Evidence is mounting in the US that fracking causes birth defects

A study in Colorado has found that as the number and nearness of wells to a pregnant woman’s home went up, so did the likelihood that her baby would develop a heart problem.

This article first appeared on newrepublic.com

In his recent State of the Union address, President Barack Obama praised natural gas as “the bridge fuel that can power our economy with less of the carbon pollution that causes climate change” and vowed to “cut red tape” to help business invest in it. But two studies released this winter bolster long-held fears that the extraction process, hydraulic fracturing, or fracking, presents serious dangers for human health – and in particular, the health of the unborn.

One of the studies was conducted in Colorado, where some cities have sought a moratorium on fracking and industry has pushed back, by public health scientists from the Colorado School of Public Health and Brown University. The central finding is a strong correlation between proximity to fracking wells and congenital heart defects. As the number and nearness of wells to a pregnant woman’s home went up, so did the likelihood that her baby would develop a heart problem. Strikingly, “Births to mothers in the most exposed tertile [an exposure level equal to 125 wells within mile of the home] had a 30 per cent greater prevalence of CHDs [congenital heart defects]…than births to mothers with no wells within a 10-mile radius of their residence.”

The authors also saw some evidence that fracking wells upped the incidence of neurological defects, though only at high levels of exposure. They looked for a correlation with oral clefts, low birth weight, and premature birth, but did not find that fracking made them more likely.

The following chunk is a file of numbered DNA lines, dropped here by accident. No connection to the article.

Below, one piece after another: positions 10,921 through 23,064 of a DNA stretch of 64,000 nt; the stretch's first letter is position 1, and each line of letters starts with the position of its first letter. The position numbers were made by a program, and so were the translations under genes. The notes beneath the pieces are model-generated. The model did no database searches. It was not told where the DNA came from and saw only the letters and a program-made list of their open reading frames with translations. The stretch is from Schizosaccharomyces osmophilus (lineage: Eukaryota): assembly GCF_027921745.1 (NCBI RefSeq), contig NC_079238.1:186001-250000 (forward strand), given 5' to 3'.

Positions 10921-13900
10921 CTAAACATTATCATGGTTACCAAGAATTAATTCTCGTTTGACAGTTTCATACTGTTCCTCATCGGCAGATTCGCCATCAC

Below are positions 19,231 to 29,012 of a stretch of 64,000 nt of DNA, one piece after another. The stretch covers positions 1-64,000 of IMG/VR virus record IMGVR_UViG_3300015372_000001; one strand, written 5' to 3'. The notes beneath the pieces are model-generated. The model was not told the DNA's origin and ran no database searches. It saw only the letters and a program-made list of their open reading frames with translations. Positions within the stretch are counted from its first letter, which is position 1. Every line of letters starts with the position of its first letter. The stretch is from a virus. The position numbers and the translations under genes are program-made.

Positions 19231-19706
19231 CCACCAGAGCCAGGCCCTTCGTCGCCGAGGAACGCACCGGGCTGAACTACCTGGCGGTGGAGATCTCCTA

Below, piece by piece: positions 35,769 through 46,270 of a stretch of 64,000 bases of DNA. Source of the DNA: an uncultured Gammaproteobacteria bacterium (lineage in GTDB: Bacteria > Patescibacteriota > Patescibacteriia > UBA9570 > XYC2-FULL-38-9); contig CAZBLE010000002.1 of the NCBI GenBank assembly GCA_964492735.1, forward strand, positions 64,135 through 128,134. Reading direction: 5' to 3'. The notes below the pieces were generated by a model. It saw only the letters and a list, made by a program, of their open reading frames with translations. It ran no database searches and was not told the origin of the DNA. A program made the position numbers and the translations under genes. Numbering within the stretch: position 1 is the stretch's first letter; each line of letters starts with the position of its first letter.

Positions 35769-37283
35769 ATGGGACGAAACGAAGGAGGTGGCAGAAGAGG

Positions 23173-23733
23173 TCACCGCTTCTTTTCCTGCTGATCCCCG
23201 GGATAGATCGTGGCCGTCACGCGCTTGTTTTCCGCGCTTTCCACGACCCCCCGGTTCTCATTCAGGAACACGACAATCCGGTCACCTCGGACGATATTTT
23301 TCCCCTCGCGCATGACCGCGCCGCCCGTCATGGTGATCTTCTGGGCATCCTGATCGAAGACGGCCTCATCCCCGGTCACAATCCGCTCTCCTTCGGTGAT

A study in Pennsylvania, another state rich in natural gas, had different but worrisome findings. (Authored by researchers from Princeton, Columbia, and the Massachusetts Institute of Technology, it is not yet peer-reviewed or publicly available but was presented in January.) As Mark Whitehouse of Bloomberg View wrote last month, “They found that proximity to fracking increased the likelihood of low birth weight by more than half, from about 5.6 per cent to more than 9 per cent. The chances of a low Apgar score, a summary measure of the health of newborn children, roughly doubled, to more than 5 per cent.”

Although fracking has frequently been linked to water contamination, Whitehouse notes that drinking chemicals does not seem to pose the greatest risk during pregnancy. “The researchers found similar results for mothers who had access to regularly monitored public water systems and mothers who relied on the kind of private wells that fracking is most likely to affect,” he writes. “Another possibility is that infants are being harmed by air pollution associated with fracking activity.” Miriam Rotkin-Ellman, a public health scientist at the Natural Resources Defense Council, points out that prior studies have linked the ambient presence of chemicals released during natural gas extraction, such as sulfur dioxide, nitrogen dioxide, and benzene, to birth defects.